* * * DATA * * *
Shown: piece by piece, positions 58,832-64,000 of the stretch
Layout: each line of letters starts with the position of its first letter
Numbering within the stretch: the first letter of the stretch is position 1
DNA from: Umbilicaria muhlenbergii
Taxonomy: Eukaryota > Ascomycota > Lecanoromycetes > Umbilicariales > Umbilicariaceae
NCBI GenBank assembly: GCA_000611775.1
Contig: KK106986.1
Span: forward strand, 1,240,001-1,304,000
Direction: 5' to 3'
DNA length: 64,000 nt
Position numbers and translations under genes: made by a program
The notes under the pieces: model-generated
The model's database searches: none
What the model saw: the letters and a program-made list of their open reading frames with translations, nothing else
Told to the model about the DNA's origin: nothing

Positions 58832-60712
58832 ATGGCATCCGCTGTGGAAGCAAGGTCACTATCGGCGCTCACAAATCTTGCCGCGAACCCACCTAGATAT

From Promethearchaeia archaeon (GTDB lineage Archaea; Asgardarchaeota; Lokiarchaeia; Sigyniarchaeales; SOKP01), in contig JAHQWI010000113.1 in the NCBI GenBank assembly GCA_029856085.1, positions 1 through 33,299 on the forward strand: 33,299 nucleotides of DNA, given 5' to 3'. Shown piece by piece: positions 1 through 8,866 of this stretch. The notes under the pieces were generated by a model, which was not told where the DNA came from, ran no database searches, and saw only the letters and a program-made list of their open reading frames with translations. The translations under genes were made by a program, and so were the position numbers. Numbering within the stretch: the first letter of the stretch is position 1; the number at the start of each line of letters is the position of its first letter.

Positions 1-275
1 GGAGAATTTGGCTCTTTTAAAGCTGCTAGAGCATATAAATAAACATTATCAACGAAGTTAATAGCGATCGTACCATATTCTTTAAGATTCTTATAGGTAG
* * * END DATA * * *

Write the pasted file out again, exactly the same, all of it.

Shown: piece by piece, positions 58,832-64,000 of the stretch
Layout: each line of letters starts with the position of its first letter
Numbering within the stretch: the first letter of the stretch is position 1
DNA from: Umbilicaria muhlenbergii
Taxonomy: Eukaryota > Ascomycota > Lecanoromycetes > Umbilicariales > Umbilicariaceae
NCBI GenBank assembly: GCA_000611775.1
Contig: KK106986.1
Span: forward strand, 1,240,001-1,304,000
Direction: 5' to 3'
DNA length: 64,000 nt
Position numbers and translations under genes: made by a program
The notes under the pieces: model-generated
The model's database searches: none
What the model saw: the letters and a program-made list of their open reading frames with translations, nothing else
Told to the model about the DNA's origin: nothing

Positions 58832-60712
58832 ATGGCATCCGCTGTGGAAGCAAGGTCACTATCGGCGCTCACAAATCTTGCCGCGAACCCACCTAGATAT

From Promethearchaeia archaeon (GTDB lineage Archaea; Asgardarchaeota; Lokiarchaeia; Sigyniarchaeales; SOKP01), in contig JAHQWI010000113.1 in the NCBI GenBank assembly GCA_029856085.1, positions 1 through 33,299 on the forward strand: 33,299 nucleotides of DNA, given 5' to 3'. Shown piece by piece: positions 1 through 8,866 of this stretch. The notes under the pieces were generated by a model, which was not told where the DNA came from, ran no database searches, and saw only the letters and a program-made list of their open reading frames with translations. The translations under genes were made by a program, and so were the position numbers. Numbering within the stretch: the first letter of the stretch is position 1; the number at the start of each line of letters is the position of its first letter.

Positions 1-275
1 GGAGAATTTGGCTCTTTTAAAGCTGCTAGAGCATATAAATAAACATTATCAACGAAGTTAATAGCGATCGTACCATATTCTTTAAGATTCTTATAGGTAG